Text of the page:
Courtesy of his classmates, USMA Class Of 1946
Published Assembly Jul '92
Richard Lincoln Ruble No.16110 – Class of 1946
Died 7 April 1970 at Fort Belvoir, Virginia, aged 47 years.
Interment: Arlington National Cemetery, Arlington, Virginia
Richard Lincoln (Dick ) Ruble was born 12 February 1923 in Albert Lea, Minnesota. Dick's great-grandfather, John Ruble, and his brother, Henry Ruble, were the founders of Albert Lea in the early 1800s. They named the town after Captain Albert Lea, USMA 1831, who originally mapped the area. One of eight children, Dick attended Albert Lea High School. Besides playing the clarinet in the band, Dick was an avid fisherman and skier. He also participated actively in the Boy Scouts, gaining Eagle Scout status. One of his older brothers, Harold, graduated from Annapolis, Class of 1933. This encouraged Dick to seek an appointment to West Point. He attended junior college in Albert Lea for a year and then attended Cochran-Bryan Preparatory School in Annapolis. His brother Byron, USNA '50, recalled that Dick made frequent trips to the halls of Congress to secure an appointment. He was successful and joined the Class of 1946 on 1 July 1943.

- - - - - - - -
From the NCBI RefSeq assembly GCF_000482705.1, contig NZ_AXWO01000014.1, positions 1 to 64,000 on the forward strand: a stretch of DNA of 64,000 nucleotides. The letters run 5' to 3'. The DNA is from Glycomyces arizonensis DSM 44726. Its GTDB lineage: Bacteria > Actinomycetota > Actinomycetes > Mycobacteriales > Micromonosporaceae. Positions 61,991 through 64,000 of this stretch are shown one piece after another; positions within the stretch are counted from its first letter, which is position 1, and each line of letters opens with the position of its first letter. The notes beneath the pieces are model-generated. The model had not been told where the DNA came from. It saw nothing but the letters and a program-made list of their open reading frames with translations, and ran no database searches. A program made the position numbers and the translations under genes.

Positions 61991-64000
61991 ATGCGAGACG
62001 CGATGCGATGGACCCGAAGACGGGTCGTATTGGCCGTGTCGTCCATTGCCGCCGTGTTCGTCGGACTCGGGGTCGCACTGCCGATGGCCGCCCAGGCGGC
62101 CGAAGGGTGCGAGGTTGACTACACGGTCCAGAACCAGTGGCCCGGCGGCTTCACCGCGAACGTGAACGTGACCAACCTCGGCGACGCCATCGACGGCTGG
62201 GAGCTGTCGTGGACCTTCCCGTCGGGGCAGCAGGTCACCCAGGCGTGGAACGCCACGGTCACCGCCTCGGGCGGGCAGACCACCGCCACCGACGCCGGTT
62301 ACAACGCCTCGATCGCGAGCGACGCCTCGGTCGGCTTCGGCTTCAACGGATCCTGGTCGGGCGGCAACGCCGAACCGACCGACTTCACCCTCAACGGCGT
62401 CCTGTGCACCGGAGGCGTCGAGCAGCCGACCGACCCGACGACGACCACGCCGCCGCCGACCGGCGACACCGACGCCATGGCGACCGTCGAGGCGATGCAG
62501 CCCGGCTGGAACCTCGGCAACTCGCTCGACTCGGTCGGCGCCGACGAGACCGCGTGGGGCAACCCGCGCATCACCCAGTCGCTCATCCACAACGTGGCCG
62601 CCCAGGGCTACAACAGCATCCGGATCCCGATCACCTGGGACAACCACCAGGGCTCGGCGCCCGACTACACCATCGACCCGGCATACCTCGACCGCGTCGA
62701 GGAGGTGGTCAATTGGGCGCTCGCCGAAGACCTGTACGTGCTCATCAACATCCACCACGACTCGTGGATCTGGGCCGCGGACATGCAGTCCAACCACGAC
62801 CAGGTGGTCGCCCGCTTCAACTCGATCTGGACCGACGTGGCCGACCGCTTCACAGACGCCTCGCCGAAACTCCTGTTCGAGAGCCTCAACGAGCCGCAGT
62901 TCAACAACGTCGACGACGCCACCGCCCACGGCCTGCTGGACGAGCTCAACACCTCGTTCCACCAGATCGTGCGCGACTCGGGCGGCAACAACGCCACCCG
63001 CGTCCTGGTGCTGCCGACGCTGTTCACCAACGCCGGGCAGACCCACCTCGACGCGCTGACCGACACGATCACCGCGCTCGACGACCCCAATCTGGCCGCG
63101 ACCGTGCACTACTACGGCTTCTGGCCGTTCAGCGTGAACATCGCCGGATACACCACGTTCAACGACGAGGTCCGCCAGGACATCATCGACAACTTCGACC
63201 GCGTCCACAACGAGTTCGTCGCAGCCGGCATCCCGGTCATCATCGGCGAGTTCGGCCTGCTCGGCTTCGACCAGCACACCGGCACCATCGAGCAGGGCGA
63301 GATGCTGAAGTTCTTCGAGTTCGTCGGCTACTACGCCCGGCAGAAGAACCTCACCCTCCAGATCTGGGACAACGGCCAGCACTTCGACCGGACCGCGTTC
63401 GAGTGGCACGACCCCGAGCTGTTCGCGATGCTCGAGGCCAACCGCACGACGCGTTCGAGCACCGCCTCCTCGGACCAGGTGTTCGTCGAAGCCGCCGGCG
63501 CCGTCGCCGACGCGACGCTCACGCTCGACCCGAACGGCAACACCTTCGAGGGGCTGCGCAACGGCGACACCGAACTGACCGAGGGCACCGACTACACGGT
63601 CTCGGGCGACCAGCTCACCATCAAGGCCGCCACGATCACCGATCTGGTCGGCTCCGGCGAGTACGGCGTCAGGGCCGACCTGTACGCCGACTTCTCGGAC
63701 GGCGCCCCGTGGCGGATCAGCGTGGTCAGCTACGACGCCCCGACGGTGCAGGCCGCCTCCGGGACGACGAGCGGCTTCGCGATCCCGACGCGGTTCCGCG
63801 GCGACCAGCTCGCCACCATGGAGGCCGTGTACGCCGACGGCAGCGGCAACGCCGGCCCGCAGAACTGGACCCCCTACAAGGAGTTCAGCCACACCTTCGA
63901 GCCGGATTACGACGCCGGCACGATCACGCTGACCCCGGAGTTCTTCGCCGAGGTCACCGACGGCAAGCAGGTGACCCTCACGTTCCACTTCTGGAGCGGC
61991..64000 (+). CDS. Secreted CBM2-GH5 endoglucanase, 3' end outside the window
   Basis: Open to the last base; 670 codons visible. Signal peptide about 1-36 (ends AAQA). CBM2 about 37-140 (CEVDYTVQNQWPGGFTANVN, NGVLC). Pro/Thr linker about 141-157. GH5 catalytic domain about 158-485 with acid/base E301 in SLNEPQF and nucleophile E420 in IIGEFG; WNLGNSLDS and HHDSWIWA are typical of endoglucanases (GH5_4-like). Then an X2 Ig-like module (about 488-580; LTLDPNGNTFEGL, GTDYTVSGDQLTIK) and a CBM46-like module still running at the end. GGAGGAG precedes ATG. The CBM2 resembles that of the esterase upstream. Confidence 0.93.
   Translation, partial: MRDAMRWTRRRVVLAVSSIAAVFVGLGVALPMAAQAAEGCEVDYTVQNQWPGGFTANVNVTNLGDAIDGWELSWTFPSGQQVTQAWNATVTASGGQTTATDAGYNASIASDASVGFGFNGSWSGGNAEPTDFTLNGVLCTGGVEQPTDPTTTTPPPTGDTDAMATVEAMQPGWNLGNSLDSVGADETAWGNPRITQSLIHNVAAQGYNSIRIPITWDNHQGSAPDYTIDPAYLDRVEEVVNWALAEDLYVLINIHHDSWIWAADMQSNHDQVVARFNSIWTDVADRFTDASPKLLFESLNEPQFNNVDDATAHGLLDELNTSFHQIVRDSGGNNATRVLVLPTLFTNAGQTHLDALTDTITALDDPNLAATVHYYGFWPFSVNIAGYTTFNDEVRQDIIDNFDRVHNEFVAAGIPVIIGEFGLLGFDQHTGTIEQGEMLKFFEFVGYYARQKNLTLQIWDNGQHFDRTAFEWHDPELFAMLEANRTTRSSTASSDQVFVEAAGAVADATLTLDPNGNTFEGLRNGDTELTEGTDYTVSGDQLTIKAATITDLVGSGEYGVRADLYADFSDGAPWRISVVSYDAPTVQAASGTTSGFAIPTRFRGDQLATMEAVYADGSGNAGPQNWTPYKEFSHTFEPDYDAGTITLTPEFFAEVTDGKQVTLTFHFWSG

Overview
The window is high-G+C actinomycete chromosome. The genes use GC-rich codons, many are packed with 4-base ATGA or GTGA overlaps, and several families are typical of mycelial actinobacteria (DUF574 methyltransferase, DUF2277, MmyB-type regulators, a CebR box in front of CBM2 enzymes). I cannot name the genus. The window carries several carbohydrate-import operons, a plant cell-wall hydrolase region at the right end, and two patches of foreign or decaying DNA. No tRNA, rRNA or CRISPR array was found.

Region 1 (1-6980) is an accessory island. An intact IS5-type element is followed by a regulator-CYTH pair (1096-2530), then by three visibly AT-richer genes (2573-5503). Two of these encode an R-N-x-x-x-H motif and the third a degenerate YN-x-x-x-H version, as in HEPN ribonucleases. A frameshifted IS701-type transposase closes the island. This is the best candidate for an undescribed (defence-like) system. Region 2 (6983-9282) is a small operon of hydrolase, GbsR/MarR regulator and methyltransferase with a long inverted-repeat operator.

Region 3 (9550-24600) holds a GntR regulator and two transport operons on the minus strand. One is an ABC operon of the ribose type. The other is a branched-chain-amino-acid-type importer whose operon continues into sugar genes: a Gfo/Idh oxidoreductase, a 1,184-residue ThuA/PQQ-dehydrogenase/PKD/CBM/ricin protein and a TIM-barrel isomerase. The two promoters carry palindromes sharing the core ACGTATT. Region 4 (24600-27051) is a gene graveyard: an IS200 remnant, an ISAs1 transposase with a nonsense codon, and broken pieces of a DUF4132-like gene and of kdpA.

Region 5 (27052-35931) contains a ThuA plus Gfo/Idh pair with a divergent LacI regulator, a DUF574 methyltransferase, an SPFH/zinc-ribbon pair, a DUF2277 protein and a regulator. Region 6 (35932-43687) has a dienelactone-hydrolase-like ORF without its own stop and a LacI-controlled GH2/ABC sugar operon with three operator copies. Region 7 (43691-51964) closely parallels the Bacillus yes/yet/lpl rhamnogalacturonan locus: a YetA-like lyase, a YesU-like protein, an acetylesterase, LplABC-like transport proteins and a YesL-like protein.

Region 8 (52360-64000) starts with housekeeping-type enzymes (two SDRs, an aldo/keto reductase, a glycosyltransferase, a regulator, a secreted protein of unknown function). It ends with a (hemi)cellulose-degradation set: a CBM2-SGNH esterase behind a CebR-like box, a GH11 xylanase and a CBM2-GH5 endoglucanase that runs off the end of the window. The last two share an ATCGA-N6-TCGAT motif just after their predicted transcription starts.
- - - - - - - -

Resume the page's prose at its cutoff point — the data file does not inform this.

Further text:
Life as a cadet was a great adventure for Dick. A roommate, Edwin Basham, recalled: “He was the first cadet, other than the beast barracks roommates, that I knew. He had a friendly manner and a sense of humor that made being around him a relief during those trying days.” Always in trouble with the Academic Department, Dick's skirmishes with the Tactical Department were legendary. One of a small group, some say the leader, known as the “The Regulars,” Dick led a foray into Highland Falls and engineered the liberation of the “Navy Goat” just before the 1945 Army-Navy game in Baltimore. Dick was a member of the Hop Committee, Ski and Fishing Clubs his entire time at West Point. Graduation found Dick commissioned a second lieutenant in the Coast Artillery Corps.